Lately, I find myself talking less about why I don’t live in certain places — Detroit, Bloomfield Hills, New York, Oz — and more about why I do live in Huntington Woods.

We’ve called “The Woods” home for eight years (an eternity to my nomadic friends, scarcely a long weekend for some of my neighbors) and there are now four generations of us here.

I may come across as a booster. At least to my neighbors, who are moving (reluctantly) after living here just a few years and so bequeathed to me a treasure chest they discovered in their attic: The Game of Huntington Woods.

Officially, the board game is called Wheeler Dealer, “a fast-paced, action-packed game of skill, strategy and the ‘luck of the dice,’ where two to six players wheel ‘n’ deal their way around their own town, buy up, trading & selling local business properties that actually exist.”

They actually actually exist(ed): Michael Glenn designed Wheeler Dealer in his (I assume) basement in Allen Park and made custom versions for many municipalities — near and far — with local businesses occupying the squares around the board.

According to, alternative venues for Wheeler Dealer include the Game of Iqaluit (in Canada’s Nunavut Territory); the Game(s) of Naperville, Sedona, Little Rock; The Sesquicentennial Game of Dundas (Minnesota) and Missouri’s Chesterfieldopoly.

Wheeler Dealer is not Monopoly. I know that because it says so, not because I’ve played it. I haven’t played it for a few reasons. First, my set is in mint condition, and I’m not going to let my kids ruin it like they ruin all my toys.

Second, the rules are extensive. One short example: “If a player lands on B3 and rolls a 4, and the owner of B3 owns all the B’s (and none are ‘debt ridden’), the player landing on B3 would owe the owner 4 X 600 X 4 X 10 = $96,000 [of more than $2.5 million in the set].”

Third, I have seen too many movies (two is too many) where a dusting off of a mysterious board game causes the play to turn into real life with noisy consequences. Also, no one I’ve shown the game to has suggested we play. Perhaps the similarity triggers PMSD (Post-Monopoly Stress Disorder).

The game was commissioned as a fundraiser, at $10/set, by the Optimist Club of Huntington Woods. It isn’t clear if the club is still active, but I’m not optimistic. Rimshot!

Even for a pessimist, it follows that Huntington Woods has a long tradition of concerted, creative community fundraising. Recent efforts have outfitted us with rolling 64-gallon recycle bins and a new elementary school playground.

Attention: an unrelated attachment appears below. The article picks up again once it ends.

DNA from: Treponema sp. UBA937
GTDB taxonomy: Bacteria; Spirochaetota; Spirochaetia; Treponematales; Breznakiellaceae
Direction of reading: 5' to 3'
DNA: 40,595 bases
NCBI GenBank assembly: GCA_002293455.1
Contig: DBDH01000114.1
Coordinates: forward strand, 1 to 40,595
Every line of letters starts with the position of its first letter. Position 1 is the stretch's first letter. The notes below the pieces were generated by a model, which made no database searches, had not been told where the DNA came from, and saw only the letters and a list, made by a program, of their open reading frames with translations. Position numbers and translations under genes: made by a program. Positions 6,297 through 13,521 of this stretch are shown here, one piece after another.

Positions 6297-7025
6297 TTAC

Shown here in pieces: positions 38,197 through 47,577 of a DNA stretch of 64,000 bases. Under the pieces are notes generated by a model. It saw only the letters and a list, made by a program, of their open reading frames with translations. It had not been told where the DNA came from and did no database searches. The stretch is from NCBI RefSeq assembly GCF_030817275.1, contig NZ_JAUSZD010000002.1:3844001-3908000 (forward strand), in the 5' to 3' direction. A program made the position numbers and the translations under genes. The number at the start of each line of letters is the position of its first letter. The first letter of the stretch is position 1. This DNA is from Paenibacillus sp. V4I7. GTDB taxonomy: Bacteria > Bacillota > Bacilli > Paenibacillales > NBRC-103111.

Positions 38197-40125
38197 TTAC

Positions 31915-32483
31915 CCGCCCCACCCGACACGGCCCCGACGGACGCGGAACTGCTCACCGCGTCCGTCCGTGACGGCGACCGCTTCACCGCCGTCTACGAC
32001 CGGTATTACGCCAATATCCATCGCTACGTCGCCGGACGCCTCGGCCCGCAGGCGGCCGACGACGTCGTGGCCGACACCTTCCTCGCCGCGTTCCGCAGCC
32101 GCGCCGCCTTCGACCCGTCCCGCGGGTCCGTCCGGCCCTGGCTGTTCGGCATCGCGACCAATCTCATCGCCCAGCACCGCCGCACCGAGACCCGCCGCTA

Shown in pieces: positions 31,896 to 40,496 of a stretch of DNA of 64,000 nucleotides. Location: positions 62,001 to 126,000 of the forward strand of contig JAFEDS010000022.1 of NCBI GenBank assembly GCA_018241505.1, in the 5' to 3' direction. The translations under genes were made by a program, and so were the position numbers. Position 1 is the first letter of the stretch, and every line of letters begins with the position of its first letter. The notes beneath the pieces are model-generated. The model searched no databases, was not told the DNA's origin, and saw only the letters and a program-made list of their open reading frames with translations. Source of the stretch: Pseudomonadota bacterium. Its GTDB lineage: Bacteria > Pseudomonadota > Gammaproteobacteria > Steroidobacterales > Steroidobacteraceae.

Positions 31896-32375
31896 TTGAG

Nor can I tell exactly when this version of the game was produced, partly because Glenn wrote the original Wheeler Dealer copyright in impossible-to-decode Roman Numerals (MCMLXXX! 1890? 198 AD? Adult-Rated 1950?). The game certainly had longevity; everyone knows Dundas’ Sesquicentennial was in 2007. A newspaper clipping in the box has no date, though the lede — “Forget about those hard to get Cabbage Patch dolls” — suggests it was in the materialistic mid-1980s. In any case, the game offers a reminder that the city has both faced uncertainty and demonstrated durability over the past 30 years.

Huntington Woods wrestled, in particular, with I-696, the Walter P. Reuther Freeway, for years. In the Game of Huntington Woods, a player landing on the Interstate 696 corner (like Free Parking or Go to Jail, depending on whom you ask) must “put down a payment on new house. Pay to Bank 2,000 times the roll of one die OR 25 percent of all your cash on hand — whichever is more, and move immediately TO THE PARK.”

The Park is the “Detroit Zoological Park” (the game’s GO corner). While I am not familiar with anyone displaced from the 10 Mile corridor moving into the Zoo, I’m not going to risk it by rolling the dice.

Easy as it is to point to bygone businesses (Pub 1881, Billings Feed Store, Friend Catering, Weber Brothers Greenhouses), I’m more inclined to note the staying power of some of our local haunts. Contrast National Bank of Detroit — “One of America’s Great Banks,” which merged with First National, then merged with Bank One, which was then purchased by JPMorgan Chase — with Durst Lumber holding off Home Depot. Lincoln Drugs keeps answering the phone at (248) LI-DRUGS. And Armitage Collision can only have benefited from the invention of text messaging.

All the same, I wish we hadn’t said see ya later to Alligator Alley (“Family Arcade”) and that Roberto’s Putts ‘N’ Round was still putzing around.

As noted on the game board, Ron Gillham was an Optimist Club member in the 1980s. He has made his way around the board a few times since then. Until the next election when he steps down from the unpaid position, he will hold his claim as being the longest-standing mayor in Michigan.

Ironically, one main difference from Monopoly is that Wheeler Dealer doesn’t involve houses, Huntington Woods’ stock-in-trade. From my seat on the Zoning Board of Appeals — “Negligible power corrupts negligibly” —  I can see the care and craftsmanship that go into building and renovating in this, the (self-proclaimed) City of Homes.

In another 30 years, we will probably be looking back at, albeit not in board-game form, the one-in-320-year storm of  2014, when Sam’s Market became a gastropub and/or pilates studio, and when M-1 Rail crept up to 11 Mile.

And I mean “we,” since most folks here don’t seem to have any plans to move. For those who must, let me know if you find anything in your attic.

By: Ben Falik

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  1. Hi Ben, did you know that Monopoly is based on an actual city? It’s an actual place, Atlantic City in New Jersey. My dad grew up there and we got a big kick out of seeing where he lived when we played Monopoly..Dewey Place right between Pacific and Oriental Avenue. But those were the old days…

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